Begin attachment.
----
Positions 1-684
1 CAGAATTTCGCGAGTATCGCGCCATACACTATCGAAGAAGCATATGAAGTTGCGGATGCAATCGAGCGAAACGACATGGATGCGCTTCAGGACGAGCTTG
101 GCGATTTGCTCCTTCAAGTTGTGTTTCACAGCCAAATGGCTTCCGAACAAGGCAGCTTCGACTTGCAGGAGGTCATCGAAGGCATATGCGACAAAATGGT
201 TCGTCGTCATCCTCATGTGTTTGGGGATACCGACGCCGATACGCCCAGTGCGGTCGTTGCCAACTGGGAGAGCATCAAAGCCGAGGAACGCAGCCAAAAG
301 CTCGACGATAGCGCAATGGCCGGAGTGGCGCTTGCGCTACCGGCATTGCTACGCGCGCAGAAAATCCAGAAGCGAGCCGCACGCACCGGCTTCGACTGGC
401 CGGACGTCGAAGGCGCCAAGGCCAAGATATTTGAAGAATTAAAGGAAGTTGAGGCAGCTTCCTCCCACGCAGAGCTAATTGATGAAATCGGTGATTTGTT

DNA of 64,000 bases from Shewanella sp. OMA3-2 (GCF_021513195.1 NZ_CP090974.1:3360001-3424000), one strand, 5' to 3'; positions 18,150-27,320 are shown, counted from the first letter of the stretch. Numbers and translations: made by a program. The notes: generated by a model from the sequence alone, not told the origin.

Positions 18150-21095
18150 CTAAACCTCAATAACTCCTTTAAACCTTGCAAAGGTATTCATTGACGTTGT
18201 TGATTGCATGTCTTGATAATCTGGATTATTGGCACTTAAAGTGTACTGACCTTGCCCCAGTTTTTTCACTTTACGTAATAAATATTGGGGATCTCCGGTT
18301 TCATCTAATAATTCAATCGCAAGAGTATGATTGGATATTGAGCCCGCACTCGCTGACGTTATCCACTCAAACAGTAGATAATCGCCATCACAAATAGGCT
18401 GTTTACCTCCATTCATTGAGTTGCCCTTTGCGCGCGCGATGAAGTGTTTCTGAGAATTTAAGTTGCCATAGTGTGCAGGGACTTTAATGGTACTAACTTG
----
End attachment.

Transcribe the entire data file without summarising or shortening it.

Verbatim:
Positions 1-684
1 CAGAATTTCGCGAGTATCGCGCCATACACTATCGAAGAAGCATATGAAGTTGCGGATGCAATCGAGCGAAACGACATGGATGCGCTTCAGGACGAGCTTG
101 GCGATTTGCTCCTTCAAGTTGTGTTTCACAGCCAAATGGCTTCCGAACAAGGCAGCTTCGACTTGCAGGAGGTCATCGAAGGCATATGCGACAAAATGGT
201 TCGTCGTCATCCTCATGTGTTTGGGGATACCGACGCCGATACGCCCAGTGCGGTCGTTGCCAACTGGGAGAGCATCAAAGCCGAGGAACGCAGCCAAAAG
301 CTCGACGATAGCGCAATGGCCGGAGTGGCGCTTGCGCTACCGGCATTGCTACGCGCGCAGAAAATCCAGAAGCGAGCCGCACGCACCGGCTTCGACTGGC
401 CGGACGTCGAAGGCGCCAAGGCCAAGATATTTGAAGAATTAAAGGAAGTTGAGGCAGCTTCCTCCCACGCAGAGCTAATTGATGAAATCGGTGATTTGTT

DNA of 64,000 bases from Shewanella sp. OMA3-2 (GCF_021513195.1 NZ_CP090974.1:3360001-3424000), one strand, 5' to 3'; positions 18,150-27,320 are shown, counted from the first letter of the stretch. Numbers and translations: made by a program. The notes: generated by a model from the sequence alone, not told the origin.

Positions 18150-21095
18150 CTAAACCTCAATAACTCCTTTAAACCTTGCAAAGGTATTCATTGACGTTGT
18201 TGATTGCATGTCTTGATAATCTGGATTATTGGCACTTAAAGTGTACTGACCTTGCCCCAGTTTTTTCACTTTACGTAATAAATATTGGGGATCTCCGGTT
18301 TCATCTAATAATTCAATCGCAAGAGTATGATTGGATATTGAGCCCGCACTCGCTGACGTTATCCACTCAAACAGTAGATAATCGCCATCACAAATAGGCT
18401 GTTTACCTCCATTCATTGAGTTGCCCTTTGCGCGCGCGATGAAGTGTTTCTGAGAATTTAAGTTGCCATAGTGTGCAGGGACTTTAATGGTACTAACTTG